See also http://en.wikipedia.org/wiki/Alexander_Thom which opens: Alexander "Sandy" Thom (26 March 1894 – 7 November 1985) was a Scottish engineer most famous for his theory of the Megalithic yard, categorization of stone circles and his studies of Stonehenge and other archaeological sites." Robin Heath recently wrote a book describing Thom's major contribution to the notion of a megalithic science: . Alexander Thom: Cracking the Stone Age Code. Bluestone Press (May 2003). ISBN978-0-9526151-4-9.
Alexander Thom undertook a pioneering survey of British stone circles between 1934 and his death in 1985 and this in itself has created a unique archive of site plans without which the megalithic heritage of britain would never have been properly recorded as a whole, by British archaeologists. However, his ideas about the megalithic, emerging from this work, have generated controversy not least because he felt that the megalithic monuments showed clear evidence of a megalithic science.
His main ideas were quite revolutionary concerning the megalithic science, and these can be stated as,
That alignments exist to known astronomical events on the horizon, between points of observation, intermediate features and distant horizon features, these features being distinct through having been created as megaliths or, whilst natural, yet apparently chosen as part of an alignment.
That the megalithic monuments often contain an implicit architectural unit of length used in their construction, especially within the stone circle geometries.
That british stone circles can be seen to involve simple circles as well as ellipses, flattened circles, enlarged circles (eggs), double circles, which seems to have been achieved geometrically using methods distributed over a large area of Britain.
His work triggered various responses from the scientific establishment, initially positive as well as negative. Events have conspired to create a confused mixture of individual responses which by being referenced add up to a rejection of Thom's work. The subject now only belongs to the history of science because it shows how science is defined by a scientific establishment whose opinions and preferences define what they consider to be scientific. This aspect of systems was proved mathematically by Kurt Godel, "one of the most significant logicians in history". His Incompleteness Theorum showed:
The consistency of the axioms cannot be proven within the system.
One doubts that science, as practiced, is consistent despite the fact the system of science is considered consistent by scientists. It is left to historians of science to know otherwise, once the nay sayers and proponents are dead..
The current model of the prehistoric world overlooks (or ignores) several cultural components that author Robin Heath shows were known to the Neolithic megalith builders.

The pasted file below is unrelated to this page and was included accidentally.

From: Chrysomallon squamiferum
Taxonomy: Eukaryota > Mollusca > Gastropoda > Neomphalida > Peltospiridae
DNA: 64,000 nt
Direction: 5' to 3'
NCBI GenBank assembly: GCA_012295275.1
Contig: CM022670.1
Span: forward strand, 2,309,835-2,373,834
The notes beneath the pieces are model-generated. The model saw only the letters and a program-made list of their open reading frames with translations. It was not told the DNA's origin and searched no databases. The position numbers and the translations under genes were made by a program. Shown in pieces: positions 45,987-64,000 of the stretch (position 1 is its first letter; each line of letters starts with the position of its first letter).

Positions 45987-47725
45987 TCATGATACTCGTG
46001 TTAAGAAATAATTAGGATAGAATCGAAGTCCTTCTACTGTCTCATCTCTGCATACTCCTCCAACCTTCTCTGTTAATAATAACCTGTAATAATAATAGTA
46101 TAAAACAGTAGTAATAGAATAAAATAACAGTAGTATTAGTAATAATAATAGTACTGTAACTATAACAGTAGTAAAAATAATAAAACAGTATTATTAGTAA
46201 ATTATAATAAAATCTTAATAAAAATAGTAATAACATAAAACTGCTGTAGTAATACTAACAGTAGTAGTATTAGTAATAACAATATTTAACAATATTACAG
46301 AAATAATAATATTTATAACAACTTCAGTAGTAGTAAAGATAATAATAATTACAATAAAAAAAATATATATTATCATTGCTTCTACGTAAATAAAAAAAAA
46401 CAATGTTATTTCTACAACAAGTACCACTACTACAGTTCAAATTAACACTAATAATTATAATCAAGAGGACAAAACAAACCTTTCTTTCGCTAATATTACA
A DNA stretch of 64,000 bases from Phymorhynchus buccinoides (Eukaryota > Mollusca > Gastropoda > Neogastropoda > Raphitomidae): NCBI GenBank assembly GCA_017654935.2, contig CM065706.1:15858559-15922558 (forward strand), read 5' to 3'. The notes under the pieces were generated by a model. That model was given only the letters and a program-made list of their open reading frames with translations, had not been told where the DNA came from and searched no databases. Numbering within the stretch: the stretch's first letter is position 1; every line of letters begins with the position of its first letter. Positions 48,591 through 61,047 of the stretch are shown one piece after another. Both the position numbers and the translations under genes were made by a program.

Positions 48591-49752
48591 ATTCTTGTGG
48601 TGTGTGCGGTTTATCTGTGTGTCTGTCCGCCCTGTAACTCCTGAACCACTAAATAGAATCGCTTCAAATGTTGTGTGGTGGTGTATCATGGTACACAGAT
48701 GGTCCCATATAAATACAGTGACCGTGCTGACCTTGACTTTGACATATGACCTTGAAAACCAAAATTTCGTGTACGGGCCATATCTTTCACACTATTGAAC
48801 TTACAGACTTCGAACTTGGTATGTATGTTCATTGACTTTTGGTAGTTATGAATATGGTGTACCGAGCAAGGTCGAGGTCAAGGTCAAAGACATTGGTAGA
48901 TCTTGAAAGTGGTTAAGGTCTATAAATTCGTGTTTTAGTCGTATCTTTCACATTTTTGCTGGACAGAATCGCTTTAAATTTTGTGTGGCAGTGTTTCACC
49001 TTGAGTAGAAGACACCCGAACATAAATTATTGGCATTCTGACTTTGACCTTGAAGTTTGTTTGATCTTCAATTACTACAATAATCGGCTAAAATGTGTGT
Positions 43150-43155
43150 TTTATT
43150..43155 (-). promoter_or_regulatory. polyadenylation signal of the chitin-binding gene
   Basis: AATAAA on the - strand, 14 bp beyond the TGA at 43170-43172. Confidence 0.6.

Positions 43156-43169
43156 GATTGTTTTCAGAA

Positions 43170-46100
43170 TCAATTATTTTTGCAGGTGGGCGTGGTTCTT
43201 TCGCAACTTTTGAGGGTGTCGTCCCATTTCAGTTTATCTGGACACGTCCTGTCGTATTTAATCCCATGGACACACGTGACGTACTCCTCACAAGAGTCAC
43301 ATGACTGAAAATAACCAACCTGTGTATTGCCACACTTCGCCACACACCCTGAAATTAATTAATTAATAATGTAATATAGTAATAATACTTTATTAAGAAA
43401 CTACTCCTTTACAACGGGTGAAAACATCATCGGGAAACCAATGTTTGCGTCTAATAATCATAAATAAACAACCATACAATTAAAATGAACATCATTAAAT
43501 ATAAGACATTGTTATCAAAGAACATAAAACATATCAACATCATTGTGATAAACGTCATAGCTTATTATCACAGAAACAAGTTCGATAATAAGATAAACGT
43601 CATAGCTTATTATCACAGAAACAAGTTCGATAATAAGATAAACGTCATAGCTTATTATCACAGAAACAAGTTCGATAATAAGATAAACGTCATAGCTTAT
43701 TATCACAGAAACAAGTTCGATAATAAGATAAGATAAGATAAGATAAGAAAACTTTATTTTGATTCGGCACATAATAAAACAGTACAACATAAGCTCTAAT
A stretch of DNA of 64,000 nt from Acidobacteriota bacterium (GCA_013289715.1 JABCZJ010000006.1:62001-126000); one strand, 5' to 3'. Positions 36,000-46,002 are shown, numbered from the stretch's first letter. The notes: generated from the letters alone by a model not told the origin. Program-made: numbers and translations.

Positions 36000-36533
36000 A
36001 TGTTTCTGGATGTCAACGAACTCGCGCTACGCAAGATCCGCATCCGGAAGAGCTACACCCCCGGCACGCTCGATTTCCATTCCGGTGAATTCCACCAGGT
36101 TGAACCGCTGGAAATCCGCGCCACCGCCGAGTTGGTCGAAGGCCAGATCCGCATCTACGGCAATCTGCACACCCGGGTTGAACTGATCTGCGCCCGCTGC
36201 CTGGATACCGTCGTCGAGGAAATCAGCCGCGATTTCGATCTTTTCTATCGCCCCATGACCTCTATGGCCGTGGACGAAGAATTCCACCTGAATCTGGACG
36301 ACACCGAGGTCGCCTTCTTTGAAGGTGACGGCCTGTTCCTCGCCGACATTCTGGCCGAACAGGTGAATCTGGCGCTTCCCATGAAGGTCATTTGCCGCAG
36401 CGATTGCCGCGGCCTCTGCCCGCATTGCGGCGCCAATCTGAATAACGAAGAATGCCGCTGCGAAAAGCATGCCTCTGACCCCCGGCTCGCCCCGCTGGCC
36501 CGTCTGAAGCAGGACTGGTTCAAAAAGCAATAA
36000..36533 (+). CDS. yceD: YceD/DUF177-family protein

Over the past thirty years, the author has rediscovered these components through extensive research into prehistoric monuments within their sacred landscapes.
Heath now reveals that the design for Stonehenge originated in the 'bluestone country' of the Preseli hills, in West Wales. He also shows the reader where this 'First Stonehenge' monument is located.
Temple in the Hills is the story of this discovery, and marks a breakthrough in understanding the Neolithic science stored within solitary megaliths, or within collections of megaliths that define geodetic patterns across the landscape.
Sacred Number and the Lords of Time
This book builds a narrative for a prehistoric megalithic science whose achievements are now largely forgotten. Starting in the 5th millennium BC, at Carnac (Brittany, France), it is clear that an original metrology and type of geometry was developed in order to understand astronomical time periods in a way quite unfamiliar to present day science. After astronomical works, interpreted as leading to the form of monuments, megalithic science moved to understanding the shape and size of the earth using the same techniques and in order to complete this work, some of its best astronomers moved to Egypt so that by 2500-2600 BC, two distinct yet different monuments were constructed, one the Great Pyramid in Egypt and the other Stonehenge in southern England, each recording a simple but effective model for the earth using the same metrological knowhow. see book page
This book is about a discovery, one that exposes an aspect of our prehistory that has since been lost to us. Almost nothing can be found of it within our history books, largely because our specialists in such matters have told us that it never happened, or that it could never have happened. Yet we will demonstrate that this activity not only happened, it once formed a crucially important technology within a culture we today still think of as being barbarians or even savages.
The discovery to be described here is directly connected with the construction, between around 3100 BC and 1800 BC of what has become adopted as Britain’s national temple, Stonehenge. Like that monument, this discovery raises our perception concerning the capabilities of our Neolithic ancestors. Unlike that monument, there is more evidence left on the ground to expand on those capabilities, the narrative offering an entry into a new dimension of what some might choose to call ‘Stone-Age technology’.
Here, it is preferred to call it megalithic science, and its study provides a breathtaking perspective on a technology the world has forgotten, or chosen to forget, revealed in the hills of coastal West Wales, also, and not coincidentally, the location of the Preseli bluestones.